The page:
ARLINGTON, Virginia, December 16, 2008 (ENS) - Jellyfish blooms are ruining some of the world's most beautiful vacation spots, according to a new online report by the National Science Foundation on massive jellyfish swarms in U.S. waters and around the world.

At least 150 million people around the world are exposed to jellyfish every year, the report says. Swarms of stinging jellyfish and jellyfish-like animals are transforming many world-class fisheries and tourist destinations into "jellytoriums" that are intermittently jammed with the pulsating, gelatinous creatures.

This is happening in U.S. waters from Hawaii to the Chesapeake Bay, where 500,000 people are stung by jellyfish every year.

Another 200,000 people are stung every year in Florida, and 10,000 are stung in Australia by the deadly Portuguese man-of-war, according to the report.

These jellyfish explosions are generated by human activities, some scientists believe. Possible causes include pollution, climate change, introductions of non-native species, overfishing and the presence of artificial structures, such as oil and gas rigs.

Jellyfish swarms have damaged fisheries, fish farms, seabed mining operations, desalination plants and large ships, and they have disabled nuclear power plants by clogging intake pipes.

In the Gulf of Mexico's densest jellyfish swarms there are more jellyfish than there is water - 100 jellyfish can occupy each cubic meter of water.

"I'm often asked whether a single, overarching condition is triggering jellyfish swarms in diverse locations," says Monty Graham of Alabama's Dauphin Island Sea Lab on a barrier island in the Gulf of Mexico. Graham says the abnormally large, dense or frequent jellyfish swarms are "a symptom of an ecosystem that has been tipped off balance by environmental stresses."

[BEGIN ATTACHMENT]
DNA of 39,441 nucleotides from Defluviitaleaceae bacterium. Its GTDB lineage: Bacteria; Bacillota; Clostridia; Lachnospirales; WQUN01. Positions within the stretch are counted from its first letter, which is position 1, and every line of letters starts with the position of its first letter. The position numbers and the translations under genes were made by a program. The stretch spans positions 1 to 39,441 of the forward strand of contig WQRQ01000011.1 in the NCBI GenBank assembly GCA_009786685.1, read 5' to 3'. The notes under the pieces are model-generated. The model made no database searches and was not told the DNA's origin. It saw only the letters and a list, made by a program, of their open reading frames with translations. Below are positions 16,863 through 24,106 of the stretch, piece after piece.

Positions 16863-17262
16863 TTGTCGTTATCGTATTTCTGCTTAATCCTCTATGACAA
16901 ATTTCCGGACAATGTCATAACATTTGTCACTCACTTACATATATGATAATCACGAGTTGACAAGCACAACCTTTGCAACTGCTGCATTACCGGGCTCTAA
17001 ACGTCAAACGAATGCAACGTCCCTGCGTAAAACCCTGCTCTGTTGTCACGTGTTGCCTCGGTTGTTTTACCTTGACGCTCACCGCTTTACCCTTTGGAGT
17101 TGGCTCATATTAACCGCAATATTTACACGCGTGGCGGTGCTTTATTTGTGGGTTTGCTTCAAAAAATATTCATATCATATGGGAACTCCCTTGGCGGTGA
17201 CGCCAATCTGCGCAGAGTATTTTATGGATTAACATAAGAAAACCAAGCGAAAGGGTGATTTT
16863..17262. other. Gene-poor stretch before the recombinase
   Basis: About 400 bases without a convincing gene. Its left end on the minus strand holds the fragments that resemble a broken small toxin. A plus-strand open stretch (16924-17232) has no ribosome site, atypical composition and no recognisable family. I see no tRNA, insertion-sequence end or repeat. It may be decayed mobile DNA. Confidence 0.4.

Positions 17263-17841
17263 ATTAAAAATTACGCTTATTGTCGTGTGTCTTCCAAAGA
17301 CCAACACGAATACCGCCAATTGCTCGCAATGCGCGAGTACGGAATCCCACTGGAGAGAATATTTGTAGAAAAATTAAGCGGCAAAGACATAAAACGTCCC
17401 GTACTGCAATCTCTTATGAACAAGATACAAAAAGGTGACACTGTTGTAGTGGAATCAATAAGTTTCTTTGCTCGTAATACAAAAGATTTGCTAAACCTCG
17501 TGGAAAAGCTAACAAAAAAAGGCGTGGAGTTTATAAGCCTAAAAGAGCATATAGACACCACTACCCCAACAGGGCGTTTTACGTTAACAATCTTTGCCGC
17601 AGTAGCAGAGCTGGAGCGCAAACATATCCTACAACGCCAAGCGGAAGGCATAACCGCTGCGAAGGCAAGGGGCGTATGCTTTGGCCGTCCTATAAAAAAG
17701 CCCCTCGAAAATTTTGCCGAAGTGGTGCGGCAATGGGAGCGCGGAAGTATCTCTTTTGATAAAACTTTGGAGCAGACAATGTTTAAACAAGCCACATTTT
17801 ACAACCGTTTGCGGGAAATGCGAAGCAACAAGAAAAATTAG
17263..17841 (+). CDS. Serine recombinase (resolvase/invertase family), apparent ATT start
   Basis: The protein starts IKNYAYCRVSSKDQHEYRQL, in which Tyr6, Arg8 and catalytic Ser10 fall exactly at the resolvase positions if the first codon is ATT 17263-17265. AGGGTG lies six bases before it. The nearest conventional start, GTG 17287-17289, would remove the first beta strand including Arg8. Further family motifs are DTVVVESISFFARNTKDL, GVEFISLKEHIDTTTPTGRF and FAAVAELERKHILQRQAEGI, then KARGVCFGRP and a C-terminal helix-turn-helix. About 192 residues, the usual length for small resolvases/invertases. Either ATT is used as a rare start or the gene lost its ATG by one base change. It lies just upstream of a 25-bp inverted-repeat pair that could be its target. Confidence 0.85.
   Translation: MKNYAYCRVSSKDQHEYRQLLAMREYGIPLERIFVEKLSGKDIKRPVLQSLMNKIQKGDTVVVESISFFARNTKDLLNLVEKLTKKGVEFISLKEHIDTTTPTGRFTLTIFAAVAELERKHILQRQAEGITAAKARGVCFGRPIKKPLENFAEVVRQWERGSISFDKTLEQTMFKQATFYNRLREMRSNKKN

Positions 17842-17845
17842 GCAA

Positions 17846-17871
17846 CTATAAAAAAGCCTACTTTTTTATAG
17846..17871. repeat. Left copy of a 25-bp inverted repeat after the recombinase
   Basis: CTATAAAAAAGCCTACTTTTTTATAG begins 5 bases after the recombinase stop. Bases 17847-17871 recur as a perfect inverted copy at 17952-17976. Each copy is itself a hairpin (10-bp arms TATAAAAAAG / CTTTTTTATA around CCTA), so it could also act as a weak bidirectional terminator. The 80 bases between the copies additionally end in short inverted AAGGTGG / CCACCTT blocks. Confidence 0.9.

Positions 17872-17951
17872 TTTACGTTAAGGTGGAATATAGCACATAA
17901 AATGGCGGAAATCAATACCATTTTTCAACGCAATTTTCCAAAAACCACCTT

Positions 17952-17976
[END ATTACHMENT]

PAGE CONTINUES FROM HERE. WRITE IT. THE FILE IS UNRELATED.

Wednesday, December 17, 2008

Ocean sanctuaries won't save reefs

From an article by Carmelo Amalfi posted on ScienceAlert.com:

According to research presented at the recent Ecological Society of Australia conference in Sydney, marine reserves may help save fish species in the face of climate change but they will not protect the coral reefs that shelter them.

University of North Carolina marine ecologist John Bruno and his former graduate student Elizabeth Selig compared data collected from 8,540 coral reefs in the Indian, Caribbean and Pacific regions from 1987 to 2005.

They compared coral cover, sea surface temperatures and whether the reef was in a marine reserve or not.

“We found while coral loss was reduced in marine reserves, the rate of coral decline with warmer temperatures was just the same in marine reserves as in highly fished areas,” Professor Bruno said.

He believes the results should sound a warning bell for reef managers, who generally believe marine reserves will be more resilient to climate change.

“The biggest stresses put on coral reefs are ocean warming and disease outbreaks,” he said.

“The stresses are both regional and global in scale and local protection through marine reserves is unlikely to help these reefs resist such changes. Marine reserves are very important for protecting fish populations, maintaining coral reef food webs and protecting against anchor damage but they are unlikely to reduce coral losses due to ocean warming.”